But some Colorado proponents of gay rights dispute Mitchell's characterization of Norton's role. "It's a question of perception, I suppose," says Julie Tolleson, who served as an assistant attorney general under Norton during the Amendment 2 legal battle. Tolleson did not work on the state's defense of Amendment 2, but she did volunteer and donate money to the campaign against the anti-gay measure.

"The assumption, both inside and outside the state government, is that this was Gale's baby," says Tolleson. "Roy Romer may have been technically named defendant as governor of Colorado, but make no mistake: He was an honorary chair of the campaign conducted by opponents of Measure 2. I don't think there was ever any doubt that the decision to push the litigation as far and hard was a decision of Gail Norton and no one else." But like Mitchell's recounting, Tolleson says that Norton kept her personal opinion private.

"I think she tried to create the appearance of straddling the fence. She never openly said a whole lot about why she pursued it as far and hard as she did," she says. Tolleson also says that the attorney general's office under Norton was a comfortable place for gays and lesbians to work. "I didn't see discriminatory animus in the office. There were lawyers there who were out and comfortably out. I never felt like I was mistreated. The office was a tolerant and diverse place. Government attorneys in general, other than elected officials, tend to be liberal Democrats, people who go to work for what they perceive is the public interest."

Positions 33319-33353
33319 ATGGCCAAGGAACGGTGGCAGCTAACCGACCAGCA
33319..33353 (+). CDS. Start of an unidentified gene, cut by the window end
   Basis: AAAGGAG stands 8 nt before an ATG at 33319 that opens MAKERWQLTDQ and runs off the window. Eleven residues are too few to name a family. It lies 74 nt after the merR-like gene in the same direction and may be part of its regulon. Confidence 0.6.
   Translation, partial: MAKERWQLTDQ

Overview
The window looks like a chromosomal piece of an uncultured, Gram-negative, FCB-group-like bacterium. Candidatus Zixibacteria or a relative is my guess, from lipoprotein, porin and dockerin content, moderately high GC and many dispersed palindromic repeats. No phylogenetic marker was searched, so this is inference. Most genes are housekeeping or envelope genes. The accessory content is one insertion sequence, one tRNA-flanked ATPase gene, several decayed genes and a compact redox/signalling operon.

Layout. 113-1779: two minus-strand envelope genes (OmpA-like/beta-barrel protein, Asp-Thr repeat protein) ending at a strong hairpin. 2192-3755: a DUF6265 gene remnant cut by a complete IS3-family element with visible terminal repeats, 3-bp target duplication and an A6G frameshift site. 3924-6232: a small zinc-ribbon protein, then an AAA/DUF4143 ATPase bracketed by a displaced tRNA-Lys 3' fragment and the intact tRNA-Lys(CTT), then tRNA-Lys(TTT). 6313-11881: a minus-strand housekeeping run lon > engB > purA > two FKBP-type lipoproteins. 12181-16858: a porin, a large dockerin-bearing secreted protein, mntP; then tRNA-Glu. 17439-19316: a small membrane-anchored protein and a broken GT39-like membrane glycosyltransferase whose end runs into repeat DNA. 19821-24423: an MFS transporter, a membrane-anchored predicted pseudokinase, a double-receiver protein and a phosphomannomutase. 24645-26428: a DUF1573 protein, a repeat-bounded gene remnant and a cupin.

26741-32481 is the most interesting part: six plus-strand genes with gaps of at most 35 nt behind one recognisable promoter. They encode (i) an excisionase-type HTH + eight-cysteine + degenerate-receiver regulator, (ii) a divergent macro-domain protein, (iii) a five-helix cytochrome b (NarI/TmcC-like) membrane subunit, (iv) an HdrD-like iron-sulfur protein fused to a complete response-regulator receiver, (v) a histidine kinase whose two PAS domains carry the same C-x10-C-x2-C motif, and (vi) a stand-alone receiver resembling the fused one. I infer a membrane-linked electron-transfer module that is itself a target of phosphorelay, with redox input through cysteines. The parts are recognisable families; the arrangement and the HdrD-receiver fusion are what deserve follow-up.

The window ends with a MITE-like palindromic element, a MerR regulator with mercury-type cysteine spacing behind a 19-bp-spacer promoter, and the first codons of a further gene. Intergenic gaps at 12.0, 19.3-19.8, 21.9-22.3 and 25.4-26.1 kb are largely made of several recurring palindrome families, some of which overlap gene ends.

But Tolleson was especially critical of the decision by Norton's office to retain the services of Paul Cameron as an expert witness in the state's legal defense. The psychologist -- who was expelled by the American Psychological Association in 1983 -- has made something of a career of being an expert anti-gay witness in sundry court cases. He was retained by the attorney general for about $15,000 but he was ultimately discredited, and none of the information he provided was used in Colorado's defense of Amendment 2, according to published reports.

Cameron was also affiliated with Colorado for Family Values, a arch-conservative organization known for its anti-gay stances. "Gale Norton reached into the pocket of Colorado family values for her expert scientific information," Tolleson alleges. Harvard professor Harvey Mansfield was also hired by the attorney general's office. In the October 1998 Harvard Gay and Lesbian Review, writer Martha Nussbaum wrote that Masfield, in his advisory role in the defense, appealed to "the history of philosophy and to an alleged consensus of all the great thinkers that public morality requires us to take a negative view of same-sex conduct."

Though gay rights activists acknowledge that Norton was not involved in the day-to-day proceedings in the case, she was one of Amendment 2's most prominent defenders.

"Gale Norton is no friend to gay people," says Mike Brewer, legal director of the Colorado Legal Initiatives Project, an organization that grew out of grass-roots efforts to fight Amendment 2 after it passed. "She purports to be a libertarian, but her vehemence during the Amendment 2 case betrayed a definite prejudice against gay people," he says.

By Daryl Lindsey

Daryl Lindsey is associate editor of Salon News and an Arthur Burns fellow. He currently lives in Berlin and writes for Salon and Die Welt.